USCG Cutter Bertholf Offloads $300M in Cocaine
On Wednesday, marking their return from their latest mission in the Eastern Pacific, the crew of the Coast Guard cutter Bertholf offloaded about nine tons of cocaine worth about $310 million on the pier in San Diego.
The interdictions were made between mid-October and early December by the joint efforts of five cutter crews. Typically one cutter carries the cargo from multiple ships upon return to port.
The cutter Northland seized 3,300 pounds, the James seized 1,600 pounds, the Harriet Lane seized 5,000 pounds, Thetis seized 2,400 pounds, and Bertholf seized 5,800 pounds. Bertholf netted her catch in three interdictions, while the others intercepted one drug-running vessel each.
“This offload demonstrates another successful example of the ‘cycle of justice,’ said Vice Adm. Linda L. Fagan, Coast Guard Pacific Area commander. “This cycle begins with intelligence-driven detection and monitoring of illicit activities that then cue the interdiction and apprehension of smugglers and contraband, and ultimately leads to criminal prosecution. This . . . disrupts a cycle of crime, which left unchecked, fuels violence and instability that corrodes our hemisphere's social and economic fabric."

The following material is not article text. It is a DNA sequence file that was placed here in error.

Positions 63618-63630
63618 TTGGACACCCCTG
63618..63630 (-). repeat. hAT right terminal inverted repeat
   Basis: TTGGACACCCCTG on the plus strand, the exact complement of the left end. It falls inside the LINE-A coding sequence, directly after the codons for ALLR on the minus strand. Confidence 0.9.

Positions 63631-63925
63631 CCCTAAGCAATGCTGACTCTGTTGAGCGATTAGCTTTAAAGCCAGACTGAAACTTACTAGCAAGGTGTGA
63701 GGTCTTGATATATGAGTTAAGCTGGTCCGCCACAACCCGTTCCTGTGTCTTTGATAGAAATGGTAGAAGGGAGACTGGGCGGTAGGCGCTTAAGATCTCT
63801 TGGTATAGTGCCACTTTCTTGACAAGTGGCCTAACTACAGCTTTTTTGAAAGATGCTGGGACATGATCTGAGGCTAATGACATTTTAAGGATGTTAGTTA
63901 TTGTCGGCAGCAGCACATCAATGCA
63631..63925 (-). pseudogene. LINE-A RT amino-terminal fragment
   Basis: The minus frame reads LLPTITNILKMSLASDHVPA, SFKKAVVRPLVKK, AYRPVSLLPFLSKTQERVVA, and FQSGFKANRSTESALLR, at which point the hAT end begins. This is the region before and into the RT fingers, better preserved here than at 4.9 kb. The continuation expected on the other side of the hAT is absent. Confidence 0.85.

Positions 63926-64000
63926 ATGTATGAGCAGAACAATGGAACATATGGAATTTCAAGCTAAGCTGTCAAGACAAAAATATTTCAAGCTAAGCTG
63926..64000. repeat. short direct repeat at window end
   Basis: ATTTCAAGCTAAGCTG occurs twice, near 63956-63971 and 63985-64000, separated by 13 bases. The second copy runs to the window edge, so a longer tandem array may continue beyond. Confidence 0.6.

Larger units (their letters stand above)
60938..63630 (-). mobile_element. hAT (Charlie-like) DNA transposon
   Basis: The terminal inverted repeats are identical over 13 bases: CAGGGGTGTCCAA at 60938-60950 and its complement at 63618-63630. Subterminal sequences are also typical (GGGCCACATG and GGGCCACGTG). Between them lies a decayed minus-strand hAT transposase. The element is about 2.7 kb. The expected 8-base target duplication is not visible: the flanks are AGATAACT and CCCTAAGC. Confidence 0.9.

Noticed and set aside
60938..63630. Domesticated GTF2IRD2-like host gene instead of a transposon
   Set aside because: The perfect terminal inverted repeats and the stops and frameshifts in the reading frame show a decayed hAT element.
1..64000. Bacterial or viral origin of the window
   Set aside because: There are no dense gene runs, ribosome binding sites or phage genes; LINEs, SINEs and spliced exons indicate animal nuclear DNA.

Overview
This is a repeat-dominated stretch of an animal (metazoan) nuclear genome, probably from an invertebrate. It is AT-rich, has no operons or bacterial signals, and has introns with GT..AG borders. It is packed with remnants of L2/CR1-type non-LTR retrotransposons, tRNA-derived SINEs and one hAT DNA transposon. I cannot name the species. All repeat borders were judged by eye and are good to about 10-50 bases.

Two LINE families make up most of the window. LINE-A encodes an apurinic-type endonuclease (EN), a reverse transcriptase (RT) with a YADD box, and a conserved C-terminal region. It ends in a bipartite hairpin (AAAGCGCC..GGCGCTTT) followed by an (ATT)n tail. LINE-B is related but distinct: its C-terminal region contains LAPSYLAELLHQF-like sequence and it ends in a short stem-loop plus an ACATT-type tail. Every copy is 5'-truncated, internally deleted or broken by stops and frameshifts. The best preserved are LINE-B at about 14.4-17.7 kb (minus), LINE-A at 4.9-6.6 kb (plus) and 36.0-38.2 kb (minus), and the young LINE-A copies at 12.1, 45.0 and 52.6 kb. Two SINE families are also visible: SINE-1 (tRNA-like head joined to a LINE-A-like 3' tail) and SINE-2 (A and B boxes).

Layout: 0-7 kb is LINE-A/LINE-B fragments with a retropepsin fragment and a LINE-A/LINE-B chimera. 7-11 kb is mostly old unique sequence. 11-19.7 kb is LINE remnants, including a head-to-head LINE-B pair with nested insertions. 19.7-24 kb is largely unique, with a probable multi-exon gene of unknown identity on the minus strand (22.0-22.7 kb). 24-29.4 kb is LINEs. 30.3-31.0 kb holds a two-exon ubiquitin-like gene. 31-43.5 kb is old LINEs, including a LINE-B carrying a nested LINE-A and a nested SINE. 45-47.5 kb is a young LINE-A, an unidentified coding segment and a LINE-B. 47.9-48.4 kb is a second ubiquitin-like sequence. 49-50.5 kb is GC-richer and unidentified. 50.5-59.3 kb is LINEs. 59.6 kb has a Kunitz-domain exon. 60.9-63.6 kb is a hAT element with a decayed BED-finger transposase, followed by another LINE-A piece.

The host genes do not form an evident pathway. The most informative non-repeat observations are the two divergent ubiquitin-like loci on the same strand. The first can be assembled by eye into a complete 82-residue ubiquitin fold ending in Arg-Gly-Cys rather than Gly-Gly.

The U.S. Coast Guard maintains an active presence in known drug transit zones in the Eastern Pacific Ocean and Caribbean Basin, part of a broad multi-national anti-narcotics operation in the Latin American region. During interdictions in international waters, each suspect vessel is located and tracked by allied, U.S. military or law enforcement personnel. The interdictions, including the boardings, are led and conducted by U.S. Coast Guardsmen.
The effort has yielded impressive results. In FY2017, the Coast Guard seized about 445,000 pounds of cocaine worth an estimated $6 billion, compared with about 36,000 pounds seized on shore by U.S. Customs and Border Protection.
“I am deeply proud of the work the men and women of the Bertholf have accomplished,” said Fagan. “I look at theirs as lifesaving work, and while we may never know how many lives were saved here today, this crew and all the crews involved in these interdictions should be proud of what they’ve achieved.”
About two percent of Americans use cocaine, according to the Centers for Disease Control and Prevention, and the drug is involved in roughly one in five overdose deaths. In 2016 alone, about 10,000 Americans lost their lives in drug overdoses involving cocaine.